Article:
If you held off on buying the Google Nexus 4 because of its maddening lack of LTE support, Google’s follow-up to the device is shaping up to be exactly what you need.
A phone fitting the bill of the next Google/LG Nexus has been approved by the Federal Communications Commission, as Engadget reports. The device, dubbed the D820, is equipped with a 5-inch display, Snapdragon system-on-a-chip, and Qi wireless charging.
Most enticing however, is its 4G LTE support, which fixes the largest problem VentureBeat had with the otherwise-solid Nexus 4. Judging from its supported wireless standards, the device should be compatible with the LTE networks of Sprint, T-Mobile, and AT&T (though, notably, not Verizon’s).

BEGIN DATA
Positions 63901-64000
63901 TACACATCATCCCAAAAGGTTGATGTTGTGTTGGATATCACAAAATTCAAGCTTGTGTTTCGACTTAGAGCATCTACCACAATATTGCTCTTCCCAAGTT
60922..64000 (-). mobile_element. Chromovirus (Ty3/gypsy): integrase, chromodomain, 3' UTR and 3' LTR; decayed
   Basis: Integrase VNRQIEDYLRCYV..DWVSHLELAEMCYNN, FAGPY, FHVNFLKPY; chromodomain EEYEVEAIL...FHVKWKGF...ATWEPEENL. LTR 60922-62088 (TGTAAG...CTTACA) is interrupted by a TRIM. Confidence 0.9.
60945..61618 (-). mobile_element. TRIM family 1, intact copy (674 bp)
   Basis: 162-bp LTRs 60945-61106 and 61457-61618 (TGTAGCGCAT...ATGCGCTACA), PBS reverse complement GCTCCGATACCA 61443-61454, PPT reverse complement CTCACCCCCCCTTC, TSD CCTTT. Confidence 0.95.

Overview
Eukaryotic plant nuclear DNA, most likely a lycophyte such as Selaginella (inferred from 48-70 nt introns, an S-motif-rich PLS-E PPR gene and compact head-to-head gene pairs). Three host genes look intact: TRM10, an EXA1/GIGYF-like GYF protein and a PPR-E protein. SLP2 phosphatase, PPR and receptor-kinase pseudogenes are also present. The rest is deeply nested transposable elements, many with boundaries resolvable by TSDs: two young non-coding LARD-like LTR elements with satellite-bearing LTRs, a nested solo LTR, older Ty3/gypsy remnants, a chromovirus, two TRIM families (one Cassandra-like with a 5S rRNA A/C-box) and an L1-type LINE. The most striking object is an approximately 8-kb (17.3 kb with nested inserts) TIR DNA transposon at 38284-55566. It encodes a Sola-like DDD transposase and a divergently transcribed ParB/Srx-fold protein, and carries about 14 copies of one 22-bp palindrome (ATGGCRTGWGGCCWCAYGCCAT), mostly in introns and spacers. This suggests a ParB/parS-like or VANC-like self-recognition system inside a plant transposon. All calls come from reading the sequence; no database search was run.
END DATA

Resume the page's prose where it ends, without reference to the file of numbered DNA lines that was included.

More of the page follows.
The FCC approval comes just a few days after a not-so-subtle non-leak from a Google employee, who was “spotted” taking photos at the unveiling of Google’s Android KitKat statue in Mountain View. All of these leaks point one thing: The Nexus 5 is coming — and soon.
The big question, though, is whether there will be any room in the market for it. While it’s easy to argue that the demand for a pure Nexus phone is met by the Moto X, the Nexus 5 will have two distinct advantages in addition to LTE: Price and — if the Nexus 4 was any indication — complete freedom from carriers and their contracts.
That sounds like a winning formula to me.